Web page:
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NASA, Industry to Start Designing More Sustainable Jet Engine Core


Graphic shows a possible future General Electric jet engine with exposed fan blades in front of a cut-away-interior view of its core mechanisms -- all part of NASA's HyTEC research project.
This artist concept shows a NASA- and industry-developed small-core jet engine installed in GE Aerospace’s CFM RISE jet engine design. The more fuel-efficient small core powers a large open turbofan, which also helps increase efficiency. The effort is part of NASA’s Sustainable Flight National Partnership to help inform the next generation of ultra-efficient airliners.
GE Aerospace

NASA, alongside industry, will soon begin designing a new jet engine concept for the next generation of ultra-efficient airliners — officially graduating to the project’s next phase.

As part of NASA’s goal to make the aviation industry more sustainable, the agency is developing a small core for a hybrid-electric turbofan jet engine that could reduce fuel burn by 10% compared to today’s engines.

A jet engine’s core is where compressed air is combined with fuel and ignited to generate power. By making this core smaller, fuel efficiency can be improved and carbon emissions reduced.

The goal of the project, named Hybrid Thermally Efficient Core (HyTEC), is to demonstrate this compact core and have the technology ready for adoption in engines powering next-generation aircraft in the 2030s. HyTEC is a key component of NASA’s Sustainable Flight National Partnership.

To achieve its ambitious goal, HyTEC is structured in two phases:

  • Phase 1, which is wrapping up, focused on selecting the component technologies to use in the core demonstrator.
  • Phase 2, starting now, will see researchers design, build, and test a compact core in collaboration with GE Aerospace.

“Phase 1 of HyTEC is winding down and we are ramping up Phase 2,” said Anthony Nerone, who leads HyTEC at NASA’s Glenn Research Center in Cleveland. “This phase will culminate in a core demonstration test that proves the technology so it can transition to industry.”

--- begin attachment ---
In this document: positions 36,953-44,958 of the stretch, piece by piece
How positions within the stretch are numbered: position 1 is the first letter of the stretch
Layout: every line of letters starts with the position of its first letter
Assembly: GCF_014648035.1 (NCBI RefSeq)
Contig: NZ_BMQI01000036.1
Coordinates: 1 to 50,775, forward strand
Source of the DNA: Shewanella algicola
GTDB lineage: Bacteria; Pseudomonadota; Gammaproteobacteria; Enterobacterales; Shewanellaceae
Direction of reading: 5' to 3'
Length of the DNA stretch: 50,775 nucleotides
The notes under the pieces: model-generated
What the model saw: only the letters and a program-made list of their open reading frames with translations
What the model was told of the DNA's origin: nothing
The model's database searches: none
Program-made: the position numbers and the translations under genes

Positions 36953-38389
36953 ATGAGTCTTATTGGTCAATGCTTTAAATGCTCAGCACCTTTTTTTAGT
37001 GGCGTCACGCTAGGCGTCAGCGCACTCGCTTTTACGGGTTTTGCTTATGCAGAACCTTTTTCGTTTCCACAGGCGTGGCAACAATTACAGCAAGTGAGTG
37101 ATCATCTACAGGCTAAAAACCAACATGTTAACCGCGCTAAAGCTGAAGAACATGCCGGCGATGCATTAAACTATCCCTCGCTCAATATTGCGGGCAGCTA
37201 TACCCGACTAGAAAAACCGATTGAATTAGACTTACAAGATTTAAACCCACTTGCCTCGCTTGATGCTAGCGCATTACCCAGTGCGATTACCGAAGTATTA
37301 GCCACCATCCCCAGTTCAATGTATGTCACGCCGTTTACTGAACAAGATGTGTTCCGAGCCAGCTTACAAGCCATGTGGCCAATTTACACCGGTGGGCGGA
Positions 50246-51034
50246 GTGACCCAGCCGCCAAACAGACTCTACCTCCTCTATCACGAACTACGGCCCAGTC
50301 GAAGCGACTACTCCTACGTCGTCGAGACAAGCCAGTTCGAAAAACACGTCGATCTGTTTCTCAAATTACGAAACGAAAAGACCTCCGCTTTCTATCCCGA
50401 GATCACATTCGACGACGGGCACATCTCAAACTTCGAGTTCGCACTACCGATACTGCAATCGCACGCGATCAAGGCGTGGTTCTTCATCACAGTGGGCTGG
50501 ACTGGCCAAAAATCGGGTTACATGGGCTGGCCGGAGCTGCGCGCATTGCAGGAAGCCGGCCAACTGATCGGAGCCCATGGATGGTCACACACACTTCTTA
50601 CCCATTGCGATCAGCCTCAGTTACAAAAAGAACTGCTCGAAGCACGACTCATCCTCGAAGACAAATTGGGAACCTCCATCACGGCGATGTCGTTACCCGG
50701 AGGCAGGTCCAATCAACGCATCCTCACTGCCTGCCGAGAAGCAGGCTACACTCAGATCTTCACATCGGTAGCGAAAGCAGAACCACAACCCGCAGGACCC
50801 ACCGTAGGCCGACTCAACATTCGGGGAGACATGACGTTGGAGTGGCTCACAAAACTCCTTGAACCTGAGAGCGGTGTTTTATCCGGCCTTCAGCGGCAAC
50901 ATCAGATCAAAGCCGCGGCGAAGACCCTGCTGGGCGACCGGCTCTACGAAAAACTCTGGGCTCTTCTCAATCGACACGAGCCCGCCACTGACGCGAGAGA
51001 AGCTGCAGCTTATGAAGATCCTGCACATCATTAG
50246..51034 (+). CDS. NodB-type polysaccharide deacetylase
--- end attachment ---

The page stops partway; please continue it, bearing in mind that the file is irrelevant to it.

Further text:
The End of the Beginning

Before researchers could start the design and build process for the core, they had to explore innovative new materials to use in the engine. After three years of notably fast progress, HyTEC researchers came up with solutions.

“We’ve been laser-focused since day one. We began the project with certain technical goals and metrics for success and, so far, we haven’t had to change course from any of them,” Nerone said.

To shrink the size of a core while maintaining the same level of thrust, heat and pressure must increase compared to standard jet engines used today. This means the engine core must be made of more durable materials that can withstand higher temperatures.

In addition to conducting materials research, the project also explored advanced aerodynamics and other key technical elements.

Cross section of a typical turbofan jet engine showing the combustor in teal, the high-pressure turbine in blue and the high-pressure compressor in yellow.
Cross section of a typical turbofan jet engine highlights parts of the core HyTEC will work to advance. These include the high-pressure compressor, combustor, high pressure turbine, and power extraction components.

What Comes Next

Phase 2 builds on Phase 1 to create a compact core for ground testing that proves HyTEC’s capabilities.

“Phase 2 is very complex. It’s not just a core demonstration,” Nerone said. “What we’re creating has never been done before, and it involves many different technologies coming together to form a new type of engine.”

Technologies tested in the HyTEC program will help enable a much higher bypass ratio, hybridization, and compatibility with sustainable aviation fuels.

The bypass ratio describes the relationship between the amount of air flowing through the engine core compared to the amount of air bypassing the core to flow around it.

By decreasing the core size while increasing the size of the turbofan it powers – while maintaining the same thrust output — the HyTEC concept would use less fuel and reduce carbon emissions.

“HyTEC is an integral part of our RISE program,” said Kathleen Mondino, who helps lead RISE program technologies at GE Aerospace. “GE Aerospace and NASA have a long history of collaboration to advance the latest aviation technologies. The HyTEC program builds on this relationship to help chart the future of more sustainable flight.”

Another piece of the puzzle is hybridization. HyTEC’s hybrid-electric capability means the core will also be augmented by electrical power to further reduce fuel use and carbon emissions.

“This engine will be the first mild hybrid-electric engine, and hopefully, the first production engine for airliners that is hybrid-electric,” Nerone said.

About the Author

John Gould

John Gould

Aeronautics Research Mission Directorate

John Gould is a member of NASA Aeronautics' Strategic Communications team at NASA Headquarters in Washington, DC. He is dedicated to public service and NASA’s leading role in scientific exploration. Prior to working for NASA Aeronautics, he was a spaceflight historian and writer, having a lifelong passion for space and aviation.

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